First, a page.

Brazil's Finance Minister, Henrique Meirelles, will step down from the government this week and join the ranks of the ruling Brazilian Democratic Movement Party, senior government officials said. The news of Meirelles' move was broken by the government's chief of staff, Eliseu Padilha.
Meirelles' quit from the post opens the possibility that he will run in the Oct. 7 presidential election, or be on the ticket as vice president. Meirelles is currently a member of the Social Democratic Party (PSD), which has said it will support him in the election.
Moreover, the minister of political affairs, Carlos Marun, also told the press that ”the natural candidate is President (Michel) Temer but if he does not want it or can't run, Minister Meirelles' candidacy would be very welcome.”
Under Brazil's electoral laws, if Meirelles plans to be a presidential candidate, he has to resign from the government post by April 7.
Meirelles' fame has been rising in Brazil as he is credited with turning around the country's economy after two years of severe recession. He also has a measure of cross-party appeal as he was governor of the central bank during the left-wing government of Lula da Silva.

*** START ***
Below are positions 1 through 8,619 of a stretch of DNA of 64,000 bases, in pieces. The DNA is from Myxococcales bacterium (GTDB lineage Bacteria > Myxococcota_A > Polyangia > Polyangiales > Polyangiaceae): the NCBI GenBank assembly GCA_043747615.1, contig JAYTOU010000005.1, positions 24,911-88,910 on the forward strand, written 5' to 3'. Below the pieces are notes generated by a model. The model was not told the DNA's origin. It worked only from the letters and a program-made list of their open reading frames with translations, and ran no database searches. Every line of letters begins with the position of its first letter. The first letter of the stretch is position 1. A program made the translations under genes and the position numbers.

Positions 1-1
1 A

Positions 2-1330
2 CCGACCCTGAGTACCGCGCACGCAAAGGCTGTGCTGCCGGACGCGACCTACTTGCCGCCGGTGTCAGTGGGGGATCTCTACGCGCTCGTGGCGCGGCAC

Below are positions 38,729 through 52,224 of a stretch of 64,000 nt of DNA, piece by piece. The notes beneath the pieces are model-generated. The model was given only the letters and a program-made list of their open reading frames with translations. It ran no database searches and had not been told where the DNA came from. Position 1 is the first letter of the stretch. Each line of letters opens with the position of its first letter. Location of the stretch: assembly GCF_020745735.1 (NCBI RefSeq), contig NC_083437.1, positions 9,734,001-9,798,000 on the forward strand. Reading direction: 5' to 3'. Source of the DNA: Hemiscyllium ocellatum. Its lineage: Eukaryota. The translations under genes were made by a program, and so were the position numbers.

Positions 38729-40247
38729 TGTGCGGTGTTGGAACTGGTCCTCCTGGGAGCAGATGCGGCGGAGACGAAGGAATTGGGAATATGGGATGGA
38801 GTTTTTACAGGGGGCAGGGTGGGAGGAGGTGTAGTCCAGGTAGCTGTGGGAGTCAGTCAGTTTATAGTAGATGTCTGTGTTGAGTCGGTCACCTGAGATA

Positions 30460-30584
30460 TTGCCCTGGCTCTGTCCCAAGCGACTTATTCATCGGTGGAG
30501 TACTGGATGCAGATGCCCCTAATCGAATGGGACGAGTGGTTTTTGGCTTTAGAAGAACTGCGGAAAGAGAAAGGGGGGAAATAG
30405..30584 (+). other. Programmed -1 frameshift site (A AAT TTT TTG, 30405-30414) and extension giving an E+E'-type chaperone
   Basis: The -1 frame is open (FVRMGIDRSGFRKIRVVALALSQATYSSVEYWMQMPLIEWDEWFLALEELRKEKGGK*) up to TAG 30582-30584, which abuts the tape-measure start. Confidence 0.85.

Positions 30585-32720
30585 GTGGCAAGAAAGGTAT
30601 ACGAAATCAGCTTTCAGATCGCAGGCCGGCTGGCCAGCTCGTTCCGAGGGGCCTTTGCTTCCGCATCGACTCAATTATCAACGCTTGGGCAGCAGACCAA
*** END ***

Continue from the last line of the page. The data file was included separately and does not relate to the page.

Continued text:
The news of his exit spurred worries on Brazilian markets, which dropped before bouncing back amid indications that trade tensions between the United States and China might be alleviating.
While Meirelles denied for a long time he had any intention of running, he has since last year admitted he was thinking about the possibility.
Current polls find Lula leading preferred candidates for the October election, but he is facing a 12-year prison sentence for corruption that could bar him from running.